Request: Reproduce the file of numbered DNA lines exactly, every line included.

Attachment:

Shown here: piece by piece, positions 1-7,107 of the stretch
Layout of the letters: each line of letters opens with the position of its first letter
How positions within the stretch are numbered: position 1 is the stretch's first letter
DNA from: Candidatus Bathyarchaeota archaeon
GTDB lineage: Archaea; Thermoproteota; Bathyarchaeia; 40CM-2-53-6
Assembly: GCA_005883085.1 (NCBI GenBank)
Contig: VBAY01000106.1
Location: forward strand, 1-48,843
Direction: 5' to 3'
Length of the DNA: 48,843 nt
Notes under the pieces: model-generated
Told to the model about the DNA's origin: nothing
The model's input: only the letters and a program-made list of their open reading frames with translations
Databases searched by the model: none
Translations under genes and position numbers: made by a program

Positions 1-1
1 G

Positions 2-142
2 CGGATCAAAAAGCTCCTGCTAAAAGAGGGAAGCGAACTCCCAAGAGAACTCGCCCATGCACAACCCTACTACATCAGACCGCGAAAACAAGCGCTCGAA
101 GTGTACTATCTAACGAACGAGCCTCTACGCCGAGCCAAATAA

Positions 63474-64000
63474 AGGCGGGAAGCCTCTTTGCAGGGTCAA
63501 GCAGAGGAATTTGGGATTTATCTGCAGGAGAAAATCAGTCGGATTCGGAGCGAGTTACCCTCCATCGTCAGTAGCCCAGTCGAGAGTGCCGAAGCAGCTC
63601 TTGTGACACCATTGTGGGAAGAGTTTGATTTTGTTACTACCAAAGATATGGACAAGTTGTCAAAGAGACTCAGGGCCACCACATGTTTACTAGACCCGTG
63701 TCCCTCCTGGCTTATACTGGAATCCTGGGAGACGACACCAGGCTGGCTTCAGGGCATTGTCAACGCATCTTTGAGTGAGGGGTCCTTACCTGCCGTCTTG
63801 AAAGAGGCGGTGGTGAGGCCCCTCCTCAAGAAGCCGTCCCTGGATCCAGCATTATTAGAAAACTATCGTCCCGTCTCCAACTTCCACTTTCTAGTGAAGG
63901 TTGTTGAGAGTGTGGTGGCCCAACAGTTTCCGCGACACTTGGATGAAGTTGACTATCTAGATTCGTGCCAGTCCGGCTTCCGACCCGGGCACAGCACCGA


Shown here: piece by piece, positions 1-7,107 of the stretch
Layout of the letters: each line of letters opens with the position of its first letter
How positions within the stretch are numbered: position 1 is the stretch's first letter
DNA from: Candidatus Bathyarchaeota archaeon
GTDB lineage: Archaea; Thermoproteota; Bathyarchaeia; 40CM-2-53-6
Assembly: GCA_005883085.1 (NCBI GenBank)
Contig: VBAY01000106.1
Location: forward strand, 1-48,843
Direction: 5' to 3'
Length of the DNA: 48,843 nt
Notes under the pieces: model-generated
Told to the model about the DNA's origin: nothing
The model's input: only the letters and a program-made list of their open reading frames with translations
Databases searched by the model: none
Translations under genes and position numbers: made by a program

Positions 1-1
1 G

Positions 2-142
2 CGGATCAAAAAGCTCCTGCTAAAAGAGGGAAGCGAACTCCCAAGAGAACTCGCCCATGCACAACCCTACTACATCAGACCGCGAAAACAAGCGCTCGAA
101 GTGTACTATCTAACGAACGAGCCTCTACGCCGAGCCAAATAA

Positions 63474-64000
63474 AGGCGGGAAGCCTCTTTGCAGGGTCAA
63501 GCAGAGGAATTTGGGATTTATCTGCAGGAGAAAATCAGTCGGATTCGGAGCGAGTTACCCTCCATCGTCAGTAGCCCAGTCGAGAGTGCCGAAGCAGCTC
63601 TTGTGACACCATTGTGGGAAGAGTTTGATTTTGTTACTACCAAAGATATGGACAAGTTGTCAAAGAGACTCAGGGCCACCACATGTTTACTAGACCCGTG
63701 TCCCTCCTGGCTTATACTGGAATCCTGGGAGACGACACCAGGCTGGCTTCAGGGCATTGTCAACGCATCTTTGAGTGAGGGGTCCTTACCTGCCGTCTTG
63801 AAAGAGGCGGTGGTGAGGCCCCTCCTCAAGAAGCCGTCCCTGGATCCAGCATTATTAGAAAACTATCGTCCCGTCTCCAACTTCCACTTTCTAGTGAAGG
63901 TTGTTGAGAGTGTGGTGGCCCAACAGTTTCCGCGACACTTGGATGAAGTTGACTATCTAGATTCGTGCCAGTCCGGCTTCCGACCCGGGCACAGCACCGA